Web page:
Nikon and Canon have been synonymous with high quality cameras for decades. But about five years ago, Sony's imaging arm started a quick ascension among serious hobbyists and even some professional photographers. Sony succeeded in committing heresy: It sharpened initially point-of-view cameras, giving them larger image sensors and interchangeable lenses, but dispensing with the mirror as single-lens cameras digital models and before them movie usage to jump a preview image in an optical viewfinder. It is allowed to have smaller, easier Sony models to compete for image quality with their larger and more conventional DSLR competitors.
Sony is now turning to Nikon and even long-time Canon in the sale of interchangeable cameras in the United States, not yet on the total number of devices, but on average price per camera sold. In July, the average price for a Sony SLR was $ 1
In other words, people pay a premium for Sony's technology. And with smartphones that have killed cheaper camera categories, the premium market is almost all left.
Today, Nikon is fighting back. It introduces its own professional SLR components, namely 24.5 Megapixels Z 6 (available in late November) and 45.7 Megapixels Z 7 (September 27th), and sells for $ 1,996 and $ 3,400 (without lenses). Together with the cameras, it advertises three new lenses (with plans for more) designed to take advantage of the new technology. But the new cameras can also use a $ 250 adapter that provides compatibility with over 360 Nikon SLR lenses created since 1959 (over 90 offering auto focus with the new cameras). The announcement for pros and semi pros who already own a fortune in Nikon equipment: Mirrorless technology is ready for you. Nikon can not steal customers away from Sony, but the new cameras can stop Sony from stealing away Nikon users.
This is not Nikon's first dalliance with mirror-free technology. In 2011, there were a series of consumer cameras called Nikon 1: smallish models with a small collection of small lenses. They took quite good pictures, but were playing compared to Nikon's entry level DSLR. As a market force, Nikon 1 was "not particularly groundbreaking", says analyst Stephen Baker of the NPD. Nikon ended up finishing the line.
Why Mirrorless Things
What's up with the mirror? Originally removed it made the camera smaller, but also crumbled. The first, mirror-free models, from Olympus and Panasonic, had small sensors, blunt autofocus systems, and no searcher or a lousy pixelized digital eyepiece. You had quite a lot to use the LCD monitor on the back of the camera to eyeball a shot – so opaque to a photographer like a Ford Pinto to Mario Andretti.
But more camera makers, especially Sony, gradually changed all this. Mirrorless models began to shoot larger and larger imaging pieces that could take good shots, and built in autofocus sensors that made the camera at least as fast as DLSRs. The true turning point came in October 2013 with Sony's A7 model. It contained the giant full-frame image sensor compulsory in true pro cameras. And the eyepiece used a crystal clear OLED display that competed with a conventional optical viewer.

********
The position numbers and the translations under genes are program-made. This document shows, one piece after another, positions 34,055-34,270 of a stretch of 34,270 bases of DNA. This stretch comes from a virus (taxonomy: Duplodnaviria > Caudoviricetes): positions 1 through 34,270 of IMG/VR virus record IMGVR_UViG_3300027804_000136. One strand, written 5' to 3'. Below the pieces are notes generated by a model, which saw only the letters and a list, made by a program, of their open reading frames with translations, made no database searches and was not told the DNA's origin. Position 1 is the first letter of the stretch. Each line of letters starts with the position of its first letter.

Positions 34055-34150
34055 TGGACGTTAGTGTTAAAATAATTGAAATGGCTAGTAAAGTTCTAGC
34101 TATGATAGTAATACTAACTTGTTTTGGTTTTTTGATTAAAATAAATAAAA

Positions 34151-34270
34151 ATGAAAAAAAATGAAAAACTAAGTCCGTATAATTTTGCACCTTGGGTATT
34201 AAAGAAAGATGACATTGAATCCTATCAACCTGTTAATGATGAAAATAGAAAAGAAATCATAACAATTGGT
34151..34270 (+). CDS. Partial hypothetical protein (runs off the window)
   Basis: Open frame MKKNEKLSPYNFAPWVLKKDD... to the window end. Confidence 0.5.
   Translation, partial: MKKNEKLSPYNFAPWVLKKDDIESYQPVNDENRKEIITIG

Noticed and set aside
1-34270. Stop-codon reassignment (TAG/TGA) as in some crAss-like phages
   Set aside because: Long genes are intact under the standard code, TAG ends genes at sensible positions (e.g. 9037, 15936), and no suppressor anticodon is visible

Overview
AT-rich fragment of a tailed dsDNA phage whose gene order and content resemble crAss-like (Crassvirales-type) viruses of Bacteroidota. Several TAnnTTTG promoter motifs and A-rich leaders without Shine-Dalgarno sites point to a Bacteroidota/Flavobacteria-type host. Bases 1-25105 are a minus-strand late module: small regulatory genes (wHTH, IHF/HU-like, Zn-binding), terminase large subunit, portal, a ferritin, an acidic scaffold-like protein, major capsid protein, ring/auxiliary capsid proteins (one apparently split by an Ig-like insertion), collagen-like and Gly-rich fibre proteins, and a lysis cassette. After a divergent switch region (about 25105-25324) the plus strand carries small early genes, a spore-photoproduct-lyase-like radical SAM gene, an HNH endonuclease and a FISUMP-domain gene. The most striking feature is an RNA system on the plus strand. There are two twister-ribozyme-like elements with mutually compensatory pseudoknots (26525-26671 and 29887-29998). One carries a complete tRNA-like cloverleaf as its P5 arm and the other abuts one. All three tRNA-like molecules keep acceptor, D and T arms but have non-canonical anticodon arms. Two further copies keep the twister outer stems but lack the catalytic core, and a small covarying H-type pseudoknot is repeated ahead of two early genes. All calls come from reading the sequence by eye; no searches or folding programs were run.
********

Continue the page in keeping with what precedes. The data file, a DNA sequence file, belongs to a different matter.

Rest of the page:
Getting a good digital searcher was "a big obstacle," says Nikon senior technical manager Steve Heiner. The new cameras have "quad-VGA" OLED eyepieces (which at my math are 1280-by-960 pixels, even though Nikon will not confirm). Heiner says that the cameras focus "as fast as a DSLR if not faster." Z 7 takes up to 9 frames per second, and Z 6 (with fewer pixels to be processed) catches up to 12.
The new models & # 39; Sensors are built with a technology called backlighting – an expensive chipet creation wires that allow more light to reach the pixels, and improves image quality in poor conditions. Sony's newish a7R II, offers the same technology. This can not be coincidence. Sony, a major manufacturer of image sensors for everything from smartphones to Hollywood-enhanced camcorders, delivers many sensors to other companies. Nikon only says that the Z-camera sensors are tailor-made for Nikon, but not by whom.
The Z6 and Z7 also include one of the best advantages of mirror-free technology over DSLR: 5-axis image stabilization. The sensors are mounted on a frame that moves to counter five types of camera shake: upside down, side by side, tilt up and down (AKA pitch), tilt side to side (yaw) and rotate left or right (scroll) . (DLSR is limited to the use of lenses that only compensate for the first two types of shaking.) Available in many other mirror-free models, 5-axis image stabilization is useful for taking slow shutter speed and great for capturing handheld video. Z 6 and Z 7, by the way, shoot every 4K / Ultra-HD video as well as slow-motion HD video.
Where is Canon in all this? The photogigant started half-hearted with a medium-speed M1 camera in 2012. But it gradually began to take technology more seriously and now has more models on the M line, including some with 5-axis image stabilization. The company has not yet set full-frame sensors requested by professionals in some mirror-free models – an omission that it allegedly works to address.
With the high-end camera market quite stagnant, even a best scenario for Nikon's new cameras will probably be holding the share instead of growing it, says Baker. DSLR will continue to lose the ground to mirrorless models, and the latter grows by a few percentage points each year. "I'm not willing to say that [DSLRs] is on its way out," says Baker, at least the next few years. Then he adds that it's all chance of something new and innovative could ultimately make for mirror-free, what goes smoothly with DSLR: "For ten years everything's coming out."